Alternative lenders increased their market share in the commercial real estate debt sector in 2018, panelists said at a ULI North Texas event in March. That trend is likely to continue this year as competition among all types of debt providers heats up capital markets.

More than 100 debt funds are operating in the United States today, and they continue to gain market share, said Mona Carlton, senior managing director at HFF.

Real Capital Analytics (RCA) reports that debt funds and nonbank lenders commanded about 11 percent of the U.S. commercial and multifamily real estate debt market last year, up from 7 percent in 2017. Banks still command the lion’s share of commercial real estate debt market, at 40 percent in 2018, followed by government-sponsored enterprises, 22 percent; commercial mortgage–backed securities, 16 percent; and life insurance companies, 10 percent.

Kelli Carhart, vice president, production and sales, for Freddie Mac’s multifamily division, said her organization’s book of business has posted strong numbers for the past several years, but that is starting to moderate.

Freddie Mac set a record for multifamily production in 2018 with $78 billion in loan purchase and guarantee volume, besting its previous record of $73.2 billion, set in 2017. The government-sponsored enterprise financed 860,000 rental units last year, with over 90 percent of those in the multifamily sector’s affordable segment.

“We think this year we will be flat to up about 3 percent [on loan volume],” Carhart said. Some previously funded projects are taking longer to stabilize than was originally forecast, she said.

The Mortgage Bankers Association (MBA) forecasts total commercial/multifamily originations in 2019 to be on par with what the market saw last year.

Joe Griffith, managing director at JPMorgan Chase, said 2012 through 2017 were record years for commercial real estate loan origination at the bank, but commercial originations began to drop off last year. Griffith expects more slowing this year, although he said the market will still be healthy.

The reasons for declining lending volume are varied, he said, and include the challenges of rising labor and construction costs, coupled with slowing absorption across product types as some Texas markets deal with significant supply coming on line. On the plus side, job growth still looks good across the state’s major cities, including Dallas, he said.

Dallas ranked third behind Manhattan and Los Angeles for capital flows into commercial real estate construction in 2018, according to RCA, while Houston ranked seventh and Austin 15th.

For Northwestern Mutual and other life companies, business in the commercial real estate sector has remained relatively steady over the past few years, said Kevin Westra, the firm’s director of real estate. Northwestern has issued $5 billion to $6 billion in debt and $1 billion to $2 billion annually into commercial real estate, he said.

“It seems like all life companies have done about the same amount of business the last three years,” Westra said. Life companies may be looking to increase yield going forward, he said. Northwestern, for example, recently did its first mezzanine loan, and Westra noted that some life companies are exploring starting debt funds.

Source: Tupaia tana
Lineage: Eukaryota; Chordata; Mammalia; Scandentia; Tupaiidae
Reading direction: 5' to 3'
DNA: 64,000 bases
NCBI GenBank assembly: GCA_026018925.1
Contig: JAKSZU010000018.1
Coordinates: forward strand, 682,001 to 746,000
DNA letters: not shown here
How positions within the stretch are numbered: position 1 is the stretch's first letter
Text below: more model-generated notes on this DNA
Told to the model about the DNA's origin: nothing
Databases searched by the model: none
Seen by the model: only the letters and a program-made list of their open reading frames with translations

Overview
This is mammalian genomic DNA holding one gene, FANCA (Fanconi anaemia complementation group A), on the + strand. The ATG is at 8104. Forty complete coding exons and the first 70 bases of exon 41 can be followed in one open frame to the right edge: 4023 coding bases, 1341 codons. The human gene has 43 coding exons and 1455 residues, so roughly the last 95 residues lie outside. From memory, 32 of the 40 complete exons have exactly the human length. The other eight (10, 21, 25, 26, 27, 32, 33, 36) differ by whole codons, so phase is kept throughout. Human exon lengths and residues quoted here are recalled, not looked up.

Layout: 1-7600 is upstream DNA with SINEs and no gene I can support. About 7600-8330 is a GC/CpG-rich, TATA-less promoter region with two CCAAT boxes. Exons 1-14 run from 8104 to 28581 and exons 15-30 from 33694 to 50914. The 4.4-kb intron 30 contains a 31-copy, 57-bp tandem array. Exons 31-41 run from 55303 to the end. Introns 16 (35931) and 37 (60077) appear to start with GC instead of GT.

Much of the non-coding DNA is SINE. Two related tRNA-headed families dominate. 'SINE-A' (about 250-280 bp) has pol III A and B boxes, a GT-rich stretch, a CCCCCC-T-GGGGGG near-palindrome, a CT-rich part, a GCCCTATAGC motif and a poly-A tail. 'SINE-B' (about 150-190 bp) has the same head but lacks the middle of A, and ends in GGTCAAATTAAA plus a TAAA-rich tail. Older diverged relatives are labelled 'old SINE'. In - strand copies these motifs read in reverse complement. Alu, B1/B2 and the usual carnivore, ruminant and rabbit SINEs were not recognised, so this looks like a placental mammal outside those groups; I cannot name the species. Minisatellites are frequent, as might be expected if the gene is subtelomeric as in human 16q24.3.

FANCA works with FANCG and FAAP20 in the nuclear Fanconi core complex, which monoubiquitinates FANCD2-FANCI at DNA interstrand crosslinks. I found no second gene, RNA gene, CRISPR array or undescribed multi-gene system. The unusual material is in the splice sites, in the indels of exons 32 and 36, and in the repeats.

Status of the Market

Commercial property acquisitions dropped 31 percent in January from the same period a year earlier, according to RCA, but instead of a dire warning of things to come, the pause was likely connected to financial turmoil in the stock markets in late December.

According to MBA’s 2019 Commercial Real Estate Finance Outlook Survey, more than half of the top commercial/multifamily firms (55 percent) expect originations to increase in 2019, with 13 percent expecting an overall increase of 5 percent or more across the entire market.

Those surveyed by the MBA also said they expect the greatest growth in commercial real estate originations to come from alternative lenders, such as debt funds.

Lance Wright, managing director of private debt fund ACORE Capital, described the debt space as “really frothy.” ACORE, which he said is capitalized with equity from Japanese life companies, began business in 2015 with only a handful of people. Today it employs 75 people in several offices, Wright said. The debt fund focuses on transitional projects, including value-add deals and adaptive use projects. Its loans range from about $30 million to over $300 million.

About 75 percent of the deals it funds are acquisitions, but ACORE is seeing investors approach the debt fund market for refinances if they did not get the sales price they were seeking, he said.

None of the panelists expressed concern about a recession in the near term, but some noted preparations for that eventuality are underway.

“We don’t forecast a recession, but we are prepared for it,” said Griffith. “We are thinking of things we need to do to prepare for the down cycle.”

Wright noted that 2020 is a presidential election year, which could bring big changes to the commercial real estate market.